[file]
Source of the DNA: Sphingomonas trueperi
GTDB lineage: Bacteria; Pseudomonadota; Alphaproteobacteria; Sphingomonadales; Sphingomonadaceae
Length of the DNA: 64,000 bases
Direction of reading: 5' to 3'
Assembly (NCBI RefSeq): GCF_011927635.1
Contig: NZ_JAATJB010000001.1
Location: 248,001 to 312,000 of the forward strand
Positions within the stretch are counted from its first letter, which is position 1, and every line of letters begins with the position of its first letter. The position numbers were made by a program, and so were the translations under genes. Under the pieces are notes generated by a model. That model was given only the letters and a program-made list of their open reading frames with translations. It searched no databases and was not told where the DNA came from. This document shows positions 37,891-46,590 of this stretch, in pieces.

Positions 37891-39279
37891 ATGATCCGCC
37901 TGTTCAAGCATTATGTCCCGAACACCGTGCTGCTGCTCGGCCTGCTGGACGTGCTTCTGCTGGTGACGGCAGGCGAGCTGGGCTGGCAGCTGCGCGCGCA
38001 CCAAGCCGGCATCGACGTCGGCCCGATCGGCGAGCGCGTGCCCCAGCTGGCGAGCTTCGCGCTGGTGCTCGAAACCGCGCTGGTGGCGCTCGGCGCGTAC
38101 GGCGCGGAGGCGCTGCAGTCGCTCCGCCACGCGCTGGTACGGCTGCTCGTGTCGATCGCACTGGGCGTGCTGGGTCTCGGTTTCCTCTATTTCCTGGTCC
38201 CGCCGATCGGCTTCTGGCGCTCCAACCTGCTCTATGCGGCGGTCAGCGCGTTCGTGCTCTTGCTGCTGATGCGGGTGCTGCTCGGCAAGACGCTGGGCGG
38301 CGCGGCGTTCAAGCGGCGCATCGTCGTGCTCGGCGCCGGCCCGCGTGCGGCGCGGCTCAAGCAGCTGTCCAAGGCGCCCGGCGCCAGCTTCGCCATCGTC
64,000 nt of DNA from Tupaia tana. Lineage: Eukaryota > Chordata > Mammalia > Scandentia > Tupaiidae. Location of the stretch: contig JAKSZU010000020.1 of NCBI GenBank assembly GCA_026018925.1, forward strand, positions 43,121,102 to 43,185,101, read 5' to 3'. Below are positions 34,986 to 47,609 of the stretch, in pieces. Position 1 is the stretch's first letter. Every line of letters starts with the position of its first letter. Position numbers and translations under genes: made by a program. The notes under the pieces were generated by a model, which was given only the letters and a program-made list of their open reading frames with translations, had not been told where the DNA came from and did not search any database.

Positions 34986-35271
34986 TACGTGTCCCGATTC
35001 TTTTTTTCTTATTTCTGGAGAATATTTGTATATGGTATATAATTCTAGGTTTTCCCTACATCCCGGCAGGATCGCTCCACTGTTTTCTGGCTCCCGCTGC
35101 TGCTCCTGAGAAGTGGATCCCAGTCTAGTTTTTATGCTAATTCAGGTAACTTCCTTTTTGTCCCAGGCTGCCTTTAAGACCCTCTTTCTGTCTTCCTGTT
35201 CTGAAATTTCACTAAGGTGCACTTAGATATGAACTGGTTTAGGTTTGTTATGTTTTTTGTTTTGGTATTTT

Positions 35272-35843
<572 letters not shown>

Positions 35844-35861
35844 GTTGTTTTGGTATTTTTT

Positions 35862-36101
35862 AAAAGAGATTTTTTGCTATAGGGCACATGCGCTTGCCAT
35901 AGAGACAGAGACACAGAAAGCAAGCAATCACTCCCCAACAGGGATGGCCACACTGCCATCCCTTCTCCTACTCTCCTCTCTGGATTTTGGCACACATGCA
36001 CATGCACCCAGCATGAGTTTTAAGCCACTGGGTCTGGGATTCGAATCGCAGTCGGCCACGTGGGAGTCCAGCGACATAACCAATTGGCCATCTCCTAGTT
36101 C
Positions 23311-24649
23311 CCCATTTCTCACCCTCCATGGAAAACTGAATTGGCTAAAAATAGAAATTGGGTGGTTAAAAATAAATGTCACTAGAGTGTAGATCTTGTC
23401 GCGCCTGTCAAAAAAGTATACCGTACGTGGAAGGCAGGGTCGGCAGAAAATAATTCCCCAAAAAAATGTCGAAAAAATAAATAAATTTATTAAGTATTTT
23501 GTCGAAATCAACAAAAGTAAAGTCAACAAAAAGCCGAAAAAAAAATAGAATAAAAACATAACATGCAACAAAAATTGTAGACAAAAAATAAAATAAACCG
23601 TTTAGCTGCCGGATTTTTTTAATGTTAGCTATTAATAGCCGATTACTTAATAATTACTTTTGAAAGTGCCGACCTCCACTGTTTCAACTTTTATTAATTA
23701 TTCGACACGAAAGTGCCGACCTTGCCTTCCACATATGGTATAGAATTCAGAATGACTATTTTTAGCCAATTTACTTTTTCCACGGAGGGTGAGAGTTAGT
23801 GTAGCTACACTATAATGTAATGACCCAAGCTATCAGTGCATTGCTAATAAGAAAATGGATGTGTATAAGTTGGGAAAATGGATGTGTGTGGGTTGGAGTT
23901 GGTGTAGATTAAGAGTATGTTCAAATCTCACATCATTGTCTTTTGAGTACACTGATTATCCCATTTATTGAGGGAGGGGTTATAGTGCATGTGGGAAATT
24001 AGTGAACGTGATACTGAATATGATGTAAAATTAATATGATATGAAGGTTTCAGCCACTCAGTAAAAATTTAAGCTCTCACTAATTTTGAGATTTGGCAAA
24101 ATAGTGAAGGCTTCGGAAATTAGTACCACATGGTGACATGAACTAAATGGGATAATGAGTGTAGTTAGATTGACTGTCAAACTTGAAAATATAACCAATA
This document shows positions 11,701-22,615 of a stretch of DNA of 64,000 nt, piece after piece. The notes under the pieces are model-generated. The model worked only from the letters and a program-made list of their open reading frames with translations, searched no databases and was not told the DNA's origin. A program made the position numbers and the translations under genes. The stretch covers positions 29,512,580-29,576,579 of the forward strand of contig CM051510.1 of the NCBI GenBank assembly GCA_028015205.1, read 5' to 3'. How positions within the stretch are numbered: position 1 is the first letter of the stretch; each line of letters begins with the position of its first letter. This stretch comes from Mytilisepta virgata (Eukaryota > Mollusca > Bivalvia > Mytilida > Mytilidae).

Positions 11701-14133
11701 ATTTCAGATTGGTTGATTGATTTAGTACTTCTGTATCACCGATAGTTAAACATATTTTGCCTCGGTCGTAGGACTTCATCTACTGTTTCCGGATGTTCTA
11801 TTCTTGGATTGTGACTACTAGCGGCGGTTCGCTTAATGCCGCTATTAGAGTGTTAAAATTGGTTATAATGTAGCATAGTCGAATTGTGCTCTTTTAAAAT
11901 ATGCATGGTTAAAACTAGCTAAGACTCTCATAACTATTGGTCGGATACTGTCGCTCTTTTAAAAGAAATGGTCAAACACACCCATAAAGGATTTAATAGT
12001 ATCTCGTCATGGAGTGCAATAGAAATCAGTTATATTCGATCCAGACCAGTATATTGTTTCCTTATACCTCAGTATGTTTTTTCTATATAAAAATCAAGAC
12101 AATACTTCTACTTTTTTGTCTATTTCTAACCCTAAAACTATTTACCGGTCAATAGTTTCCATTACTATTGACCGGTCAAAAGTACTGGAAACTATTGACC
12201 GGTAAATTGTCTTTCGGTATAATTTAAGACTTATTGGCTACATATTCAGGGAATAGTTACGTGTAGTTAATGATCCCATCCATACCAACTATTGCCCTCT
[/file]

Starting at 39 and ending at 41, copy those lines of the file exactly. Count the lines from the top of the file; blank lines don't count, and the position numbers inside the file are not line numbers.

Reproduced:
24001 AGTGAACGTGATACTGAATATGATGTAAAATTAATATGATATGAAGGTTTCAGCCACTCAGTAAAAATTTAAGCTCTCACTAATTTTGAGATTTGGCAAA
24101 ATAGTGAAGGCTTCGGAAATTAGTACCACATGGTGACATGAACTAAATGGGATAATGAGTGTAGTTAGATTGACTGTCAAACTTGAAAATATAACCAATA
This document shows positions 11,701-22,615 of a stretch of DNA of 64,000 nt, piece after piece. The notes under the pieces are model-generated. The model worked only from the letters and a program-made list of their open reading frames with translations, searched no databases and was not told the DNA's origin. A program made the position numbers and the translations under genes. The stretch covers positions 29,512,580-29,576,579 of the forward strand of contig CM051510.1 of the NCBI GenBank assembly GCA_028015205.1, read 5' to 3'. How positions within the stretch are numbered: position 1 is the first letter of the stretch; each line of letters begins with the position of its first letter. This stretch comes from Mytilisepta virgata (Eukaryota > Mollusca > Bivalvia > Mytilida > Mytilidae).